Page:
19 July 2020, 80 degrees, light wind , 54 miles r/t, partly cloudy, started east to west. Last update on Hennepin. Road bikers youre on(no clinchers or sewups), trail was completely clear of debris and in good shape, full sun. Scenery is great not as good as the east but nice, saw lots of humans. This part is obviously used 99% more than the other 2 sections and is maintained. Hennepin trail is a very un-utililized trail that is so scenic, I am sad for its overall poor condition. Oh, due to covid Hickory Grove Campground cannot accept tenters,no public facilties are open. Rvers are self contained. I do recommend the trail but wish it was kept up more.
We rode this trail from Toulon to Princeville today. It was great! The path was very good. It is mostly shaded. Excellent. We stopped in Wyoming on our way back for lunch. Ate at 111 Coffee Shop. Don’t be fooled, this is NOT just a coffee shop. The lunch was delicious. And it is decorated all with bikes! Perfect for us bikers. And check out the bathroom. Cute!!! Can’t wait to do more of the route from Princeville going south.
July 17,2020, 70 miles r/t, 85 degrees, 70 % humidity, partly cloudly and light west breeze, path100% flat. Feeder trail north off the henneipen to Rock Falls. SORRY, road bikers ,you're still off this trail, the debris is just too much and rough. i would love to get you out there but you would curse me if I recommended it for you.
CONFUSED: One mans trash, we have ridden alot if paths, but the scenery and greenness and desolation and QQUUUIIIEETTT of this ride is impossible to match, what a day!!! No water,no cars ,no people,no noise, no bugs,no towns,no trash,no stores,no nothing, 2 poopers,REALLY CLEAN. To the Illinois department that maintains the path, on this day CUDDOS, on the way out at least 12downed trees(massive storm), added 2 hours to north route. On the way back,mowers and tree cutters cleared the path YYYEEEEHHHAAA!! THANKS. OK,you know mr poo poo has to chime in. Talked to farmer on the path,he said they have let the path go. This path is still a gold mine, but the debris on the path is so much its hard to see anything, you better keep you eye on the road or you are going to break a foot or loose some spokes. Ok, the mowing guy went by and 300 yards behind him were branches down(cant get all of it),but the debris is years old. Path surface on this section is very good, half was tar and chip(really good), 19 miles to Rock Falls was all hard dirt. I am confused about this path because its going to be a challenge for most to complete any of the 3 legs of the path. NO SERVICES, no motels,no bed and breakfast, no water,no stores, which MAKES the path. But unless you do 35 miles one way ,you're on your own. So, the thing needs to be cleaned up so most people can do the 35 and leave all that crap in town and not on the path(get it??)OK!! We are riding modified mountain bikes and try to average 15 to 16 mph, and wrists are pretty sore from the bobbling debis, on anything else you are at 8 mph. Everyone has their oppinion and this is mine.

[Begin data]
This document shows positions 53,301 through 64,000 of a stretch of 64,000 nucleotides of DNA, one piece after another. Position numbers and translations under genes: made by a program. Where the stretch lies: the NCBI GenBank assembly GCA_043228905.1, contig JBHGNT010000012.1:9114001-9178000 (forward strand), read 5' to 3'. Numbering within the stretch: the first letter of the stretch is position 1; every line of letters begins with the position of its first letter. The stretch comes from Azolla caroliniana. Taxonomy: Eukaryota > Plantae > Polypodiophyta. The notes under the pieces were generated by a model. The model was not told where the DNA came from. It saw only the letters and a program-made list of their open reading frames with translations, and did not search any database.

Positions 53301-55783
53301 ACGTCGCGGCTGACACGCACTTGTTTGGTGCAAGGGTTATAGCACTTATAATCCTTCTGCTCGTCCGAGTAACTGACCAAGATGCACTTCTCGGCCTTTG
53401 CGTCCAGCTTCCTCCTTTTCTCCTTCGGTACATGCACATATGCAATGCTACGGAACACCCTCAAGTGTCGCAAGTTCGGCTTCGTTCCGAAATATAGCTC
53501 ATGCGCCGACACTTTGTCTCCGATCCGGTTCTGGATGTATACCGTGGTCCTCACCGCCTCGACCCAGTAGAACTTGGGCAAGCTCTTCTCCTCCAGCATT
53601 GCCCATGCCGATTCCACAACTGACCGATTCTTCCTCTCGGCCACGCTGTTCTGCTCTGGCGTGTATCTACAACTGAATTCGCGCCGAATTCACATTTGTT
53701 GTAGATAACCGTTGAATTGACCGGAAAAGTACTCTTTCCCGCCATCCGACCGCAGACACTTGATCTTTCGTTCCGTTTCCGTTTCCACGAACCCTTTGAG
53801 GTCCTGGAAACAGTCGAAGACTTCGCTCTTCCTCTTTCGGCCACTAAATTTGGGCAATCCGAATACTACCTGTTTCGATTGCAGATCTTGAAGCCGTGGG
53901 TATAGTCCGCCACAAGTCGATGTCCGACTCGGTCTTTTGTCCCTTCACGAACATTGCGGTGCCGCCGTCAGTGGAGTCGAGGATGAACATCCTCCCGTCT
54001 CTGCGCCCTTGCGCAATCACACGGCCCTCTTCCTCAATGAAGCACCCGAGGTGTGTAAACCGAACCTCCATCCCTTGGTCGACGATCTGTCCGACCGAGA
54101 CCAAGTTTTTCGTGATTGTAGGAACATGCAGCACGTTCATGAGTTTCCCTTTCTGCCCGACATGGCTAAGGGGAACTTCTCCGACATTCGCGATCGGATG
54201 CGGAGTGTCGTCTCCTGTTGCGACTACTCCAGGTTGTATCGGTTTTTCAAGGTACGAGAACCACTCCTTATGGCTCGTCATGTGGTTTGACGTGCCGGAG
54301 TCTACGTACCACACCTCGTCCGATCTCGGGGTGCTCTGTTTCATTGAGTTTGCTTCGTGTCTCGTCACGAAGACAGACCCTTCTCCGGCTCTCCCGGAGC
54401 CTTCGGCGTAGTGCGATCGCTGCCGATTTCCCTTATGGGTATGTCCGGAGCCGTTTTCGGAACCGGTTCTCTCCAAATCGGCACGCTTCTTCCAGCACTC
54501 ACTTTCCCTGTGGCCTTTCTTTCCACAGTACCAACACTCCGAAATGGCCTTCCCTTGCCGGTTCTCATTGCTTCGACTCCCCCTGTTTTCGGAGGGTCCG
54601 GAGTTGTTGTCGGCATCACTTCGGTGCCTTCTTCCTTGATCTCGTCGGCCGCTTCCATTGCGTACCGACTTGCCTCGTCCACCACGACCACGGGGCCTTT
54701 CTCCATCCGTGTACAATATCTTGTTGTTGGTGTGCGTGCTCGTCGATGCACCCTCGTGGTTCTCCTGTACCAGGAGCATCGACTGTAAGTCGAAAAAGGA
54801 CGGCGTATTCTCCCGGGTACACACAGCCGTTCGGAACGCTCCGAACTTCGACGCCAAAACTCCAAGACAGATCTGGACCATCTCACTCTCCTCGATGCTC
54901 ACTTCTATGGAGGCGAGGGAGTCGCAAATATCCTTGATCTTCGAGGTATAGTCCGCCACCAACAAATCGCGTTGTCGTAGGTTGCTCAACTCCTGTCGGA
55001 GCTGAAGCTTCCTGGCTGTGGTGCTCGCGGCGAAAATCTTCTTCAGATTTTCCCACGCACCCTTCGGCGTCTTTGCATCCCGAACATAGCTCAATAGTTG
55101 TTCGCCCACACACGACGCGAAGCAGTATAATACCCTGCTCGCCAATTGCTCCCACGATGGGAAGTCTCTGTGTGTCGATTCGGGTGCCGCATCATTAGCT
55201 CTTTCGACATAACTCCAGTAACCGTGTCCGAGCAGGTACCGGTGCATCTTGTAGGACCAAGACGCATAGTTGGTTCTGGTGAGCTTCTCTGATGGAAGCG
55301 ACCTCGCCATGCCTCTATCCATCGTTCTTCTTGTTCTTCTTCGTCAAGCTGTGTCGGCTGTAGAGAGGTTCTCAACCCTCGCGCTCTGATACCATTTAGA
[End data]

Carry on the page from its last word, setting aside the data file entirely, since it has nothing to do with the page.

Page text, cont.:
I have wanted to do this trail for 7 years, but logistics did not line up until this weekend. I rode the 60 miles from Bureau Junction to Colona. Started at Lock 3 at Route 26/29 because that parking lot is not as isolated as the Lock 2 parking lot. Heading West, there had been a washout at 1.2 miles, but they had filled it the day before. Apparently, this happens semi-regularly due to the Big Bureau Creek flooding.
Overall, the Eastern one-third (20 miles) of this trail is rougher but more scenic. The Western two-thirds to Colona has a more stable surface but is more exposed to the sun and has less variation in scenery. There were way more people fishing than biking, which was a nice change.
Heading out from Bureau, the first 4.5 miles are particularly rough. There's any kind of surface you can imagine -- oil & chip, gravel, sand, limestone chat, etc. You have to pay close attention in this section and count on slow going. I have a hybrid bike and was totally comfortable. Road bikes would be rough if you are doing the whole 60 miles. I really appreciate how difficult it is to keep the Eastern section maintained, due to the geography. Once you get to Lock 6, the surface becomes more stable and that is when I really started to enjoy the trail and the canal.
Different kinds of locks, gates and dams keep the engineering interesting. The locks were where most of the people were fishing.
While the Western two-thirds had a more stable surface, you still have to pay attention. Most of it was oil & chip 4 feet wide (slightly rough), but occasionally you will get a section with mostly grass and as little as a 6-inch wide strip of limestone. Very rideable, but you have to focus. There were not many parts of the trail in which it was wide enough or smooth enough to pull a trailer with kids in it (unless you don't like your kids!).
I recommend packing all the food and water you need. You can't count on water being available even at the visitor's center. The trail does not go directly through any towns, so you would be making side trips to find an open store/restaurant.
As for signage, it is limited, but I found that Google Maps (with the Bicycling layer turned on) was spot on for accuracy. Only a few very small hills to note, mostly in the Eastern section.
Lots of water scenery, plants, and animals. It's definitely a great trail to ride if you want to get away from the crowds.
All in all, I would do this trail again, but likely in the Spring or Fall, when the heat index is lower than 98F!